The example I've done is fairly simple - one table with a clustered index using a simple query with a predicate on only one column.  Even if there were only 2 possible plans considered for this query, one of them doesn't guarantee order unless you ask for it.

There are lots of situations where plans can change in the Optimizer - for more complex queries, there can be thousands of plan choices or more, and each of them has a case when it would likely be picked.  For each of those plans, the sort for that plan can be different if you don't specify it.  So, I hope this gives you something to go try - I find that examples help me learn, so perhaps it can help you as well.

So, my advice for the day:

SQL Server only guarantees that results are ordered per the columns you specify in an ORDER BY clause

There is no “default” ordering that a query will fall back on outside of an ORDER BY clause.

Results may come back in the order of the clustered index, or they may not Even if results come back in the order of the clustered index on one run of the query, they may not come back in the same order if you run it again If you need results to come back in a specific order, you must be explicit about it in the ORDER BY clause of the query.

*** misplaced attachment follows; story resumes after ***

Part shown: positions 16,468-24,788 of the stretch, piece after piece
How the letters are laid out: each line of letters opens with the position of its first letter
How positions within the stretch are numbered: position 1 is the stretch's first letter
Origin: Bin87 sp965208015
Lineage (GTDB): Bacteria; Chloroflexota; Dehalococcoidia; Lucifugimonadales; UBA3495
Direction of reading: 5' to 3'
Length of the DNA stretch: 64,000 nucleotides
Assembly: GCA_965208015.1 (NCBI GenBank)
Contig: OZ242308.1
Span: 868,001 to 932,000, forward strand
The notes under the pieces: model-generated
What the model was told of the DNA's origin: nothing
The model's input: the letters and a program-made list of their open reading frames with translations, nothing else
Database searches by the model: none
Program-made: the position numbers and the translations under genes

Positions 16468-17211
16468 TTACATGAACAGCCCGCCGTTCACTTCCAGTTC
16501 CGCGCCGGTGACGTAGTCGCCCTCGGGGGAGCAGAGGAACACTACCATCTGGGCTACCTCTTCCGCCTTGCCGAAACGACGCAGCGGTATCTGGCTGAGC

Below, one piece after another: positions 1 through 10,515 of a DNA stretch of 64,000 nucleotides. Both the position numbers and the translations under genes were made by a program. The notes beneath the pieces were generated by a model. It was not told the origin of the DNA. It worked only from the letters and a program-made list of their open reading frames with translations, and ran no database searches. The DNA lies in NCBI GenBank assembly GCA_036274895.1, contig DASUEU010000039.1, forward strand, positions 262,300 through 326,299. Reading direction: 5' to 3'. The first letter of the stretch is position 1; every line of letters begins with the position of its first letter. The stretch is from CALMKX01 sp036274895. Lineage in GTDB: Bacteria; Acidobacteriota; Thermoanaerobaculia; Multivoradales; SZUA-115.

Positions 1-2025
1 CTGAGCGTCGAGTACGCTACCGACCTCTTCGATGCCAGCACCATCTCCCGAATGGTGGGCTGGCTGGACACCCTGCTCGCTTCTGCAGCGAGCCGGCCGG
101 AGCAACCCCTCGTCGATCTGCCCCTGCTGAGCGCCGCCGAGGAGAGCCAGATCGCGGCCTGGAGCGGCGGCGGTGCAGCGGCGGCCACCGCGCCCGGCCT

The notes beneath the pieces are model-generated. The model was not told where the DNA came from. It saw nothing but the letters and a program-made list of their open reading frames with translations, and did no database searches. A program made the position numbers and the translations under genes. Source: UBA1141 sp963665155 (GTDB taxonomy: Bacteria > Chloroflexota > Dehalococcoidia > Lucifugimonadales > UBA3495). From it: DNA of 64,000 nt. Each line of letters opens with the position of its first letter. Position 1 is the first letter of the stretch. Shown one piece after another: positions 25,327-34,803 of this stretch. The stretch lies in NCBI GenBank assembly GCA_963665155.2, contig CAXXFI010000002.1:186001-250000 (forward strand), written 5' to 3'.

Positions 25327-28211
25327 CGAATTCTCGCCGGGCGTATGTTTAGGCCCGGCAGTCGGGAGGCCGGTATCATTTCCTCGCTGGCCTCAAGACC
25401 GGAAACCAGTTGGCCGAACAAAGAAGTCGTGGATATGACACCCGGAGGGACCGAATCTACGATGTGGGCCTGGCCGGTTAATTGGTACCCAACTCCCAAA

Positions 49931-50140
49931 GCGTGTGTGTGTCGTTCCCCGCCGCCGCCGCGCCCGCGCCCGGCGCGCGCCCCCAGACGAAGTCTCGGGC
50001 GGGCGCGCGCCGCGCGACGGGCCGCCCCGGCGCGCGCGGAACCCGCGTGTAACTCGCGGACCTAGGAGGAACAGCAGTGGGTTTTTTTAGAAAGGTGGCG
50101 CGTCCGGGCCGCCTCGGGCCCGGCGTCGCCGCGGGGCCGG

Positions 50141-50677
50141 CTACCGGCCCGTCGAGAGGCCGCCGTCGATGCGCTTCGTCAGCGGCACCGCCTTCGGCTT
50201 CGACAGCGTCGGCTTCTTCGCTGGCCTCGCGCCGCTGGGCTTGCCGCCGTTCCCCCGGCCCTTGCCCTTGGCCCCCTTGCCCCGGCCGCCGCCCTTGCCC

Collation A collation specifies the bit patterns that represent each character in a data set. Collations also determine the rules that sort and compare data. SQL Server supports storing objects that have different collations in a single database. For non-Unicode columns, the collation setting specifies the code page for the data and which characters can be represented. Data that is moved between non-Unicode columns must be converted from the source code page to the destination code page.

SQL Server doesn’t guarantee the order of the result-set. It’s independent of the order unless we define it explicitly on how we want those records sorted. The only way to change the order in which the results appear is to use the SQL Order by clause.

it will be good practice to explicitly mentioning of "order by clause" with the select statements to the fetch the data in a particular order if your resultant logic is based on the order of the data fetched.

If you need order in your query results, put in an ORDER BY. It's that simple. Anything else is like riding in a car without a seatbelt.

Happy Querying!!

Tuesday, August 17, 2021

SQL Server Alerts on High Severity Errors

To give a brief overview, Agent Alerts can provide monitoring of important events or conditions using the alerts feature three different ways:

  • SQL Server event alerts – alerts when a specific SQL Server even occurs
  • SQL server performance counters – alerts when a performance counter reaches the specified threshold
  • WMI events – alerts when WMI reaches a specific threshold

This is important to make sure you are properly keeping an eye on your SQL Server. In my opinion, monitoring WMI events or performance counters with SQL Server is an expensive substitute for a monitoring solution. Thus, we will be focusing on the SQL Server event alerts.